As the Securities and Exchange Commission struggles to complete new rules for money-market mutual funds, officials have begun to look into the possibility that the Financial Stability Oversight Council, created by the Dodd-Frank financial overhaul, could act if the SEC fails to do so.
Unlike banks, money funds, which invest in short-term, high-quality securities, are not subject to capital requirements or deposit insurance. Lehman Brothers’ 2008 collapse triggered a run on the Reserve Fund, which held Lehman debt. The panic then spread to the entire sector. Although the Treasury Department backstopped the industry to end the crisis, it has since been stripped by Congress of its ability to do so again. Regulators now fear that a failure to impose more stringent rules may lead to history repeating itself.
The SEC’s current proposal, led by Chairman Mary Schapiro, would limit investors’ ability to sell all their funds immediately and change how the funds are priced. Schapiro’s efforts are facing stiff resistance from industry groups, as well as lawmakers from both sides of the aisle who claim that the ideas now on the table would drive investors away from money funds. Schapiro also does not have support from a majority of the SEC’s board, with Luis Aguilar, a swing vote on the proposal, said to be undecided.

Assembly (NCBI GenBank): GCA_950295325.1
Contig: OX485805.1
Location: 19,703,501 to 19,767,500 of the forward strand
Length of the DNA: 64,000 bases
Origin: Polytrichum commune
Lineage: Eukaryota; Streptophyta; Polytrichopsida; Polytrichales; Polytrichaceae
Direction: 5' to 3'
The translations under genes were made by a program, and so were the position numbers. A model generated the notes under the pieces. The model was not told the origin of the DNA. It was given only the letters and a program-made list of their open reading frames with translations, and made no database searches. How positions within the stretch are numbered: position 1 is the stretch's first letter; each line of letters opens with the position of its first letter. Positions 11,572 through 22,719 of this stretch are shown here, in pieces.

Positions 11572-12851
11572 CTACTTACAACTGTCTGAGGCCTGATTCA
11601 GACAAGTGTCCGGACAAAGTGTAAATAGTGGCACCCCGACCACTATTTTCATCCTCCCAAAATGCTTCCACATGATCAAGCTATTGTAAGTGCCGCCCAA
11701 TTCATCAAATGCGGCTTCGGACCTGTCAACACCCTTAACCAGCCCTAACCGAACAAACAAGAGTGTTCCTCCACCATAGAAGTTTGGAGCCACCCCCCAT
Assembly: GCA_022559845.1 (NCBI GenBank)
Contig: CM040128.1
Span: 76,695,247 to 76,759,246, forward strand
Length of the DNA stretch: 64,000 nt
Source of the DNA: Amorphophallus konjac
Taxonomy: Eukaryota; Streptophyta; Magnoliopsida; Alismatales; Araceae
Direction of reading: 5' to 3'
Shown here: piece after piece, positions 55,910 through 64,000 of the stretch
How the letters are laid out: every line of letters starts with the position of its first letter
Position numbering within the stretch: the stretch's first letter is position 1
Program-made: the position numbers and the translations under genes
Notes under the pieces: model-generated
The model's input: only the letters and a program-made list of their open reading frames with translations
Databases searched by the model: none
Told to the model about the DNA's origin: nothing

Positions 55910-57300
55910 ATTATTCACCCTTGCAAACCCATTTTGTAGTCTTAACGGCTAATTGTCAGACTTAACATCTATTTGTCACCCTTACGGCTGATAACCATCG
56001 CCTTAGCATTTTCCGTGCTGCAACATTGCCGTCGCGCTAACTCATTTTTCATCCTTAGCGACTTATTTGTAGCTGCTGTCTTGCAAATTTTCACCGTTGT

The uncertainty has led regulators to consider having the FSOC declare all money-market mutual funds to be “systemically important” and therefore subject to stricter oversight under Dodd-Frank. While a possibility, the option is politically and logistically difficult to implement. Until the SEC stops dragging its feet, however, the threat of FSOC action will continue to loom large.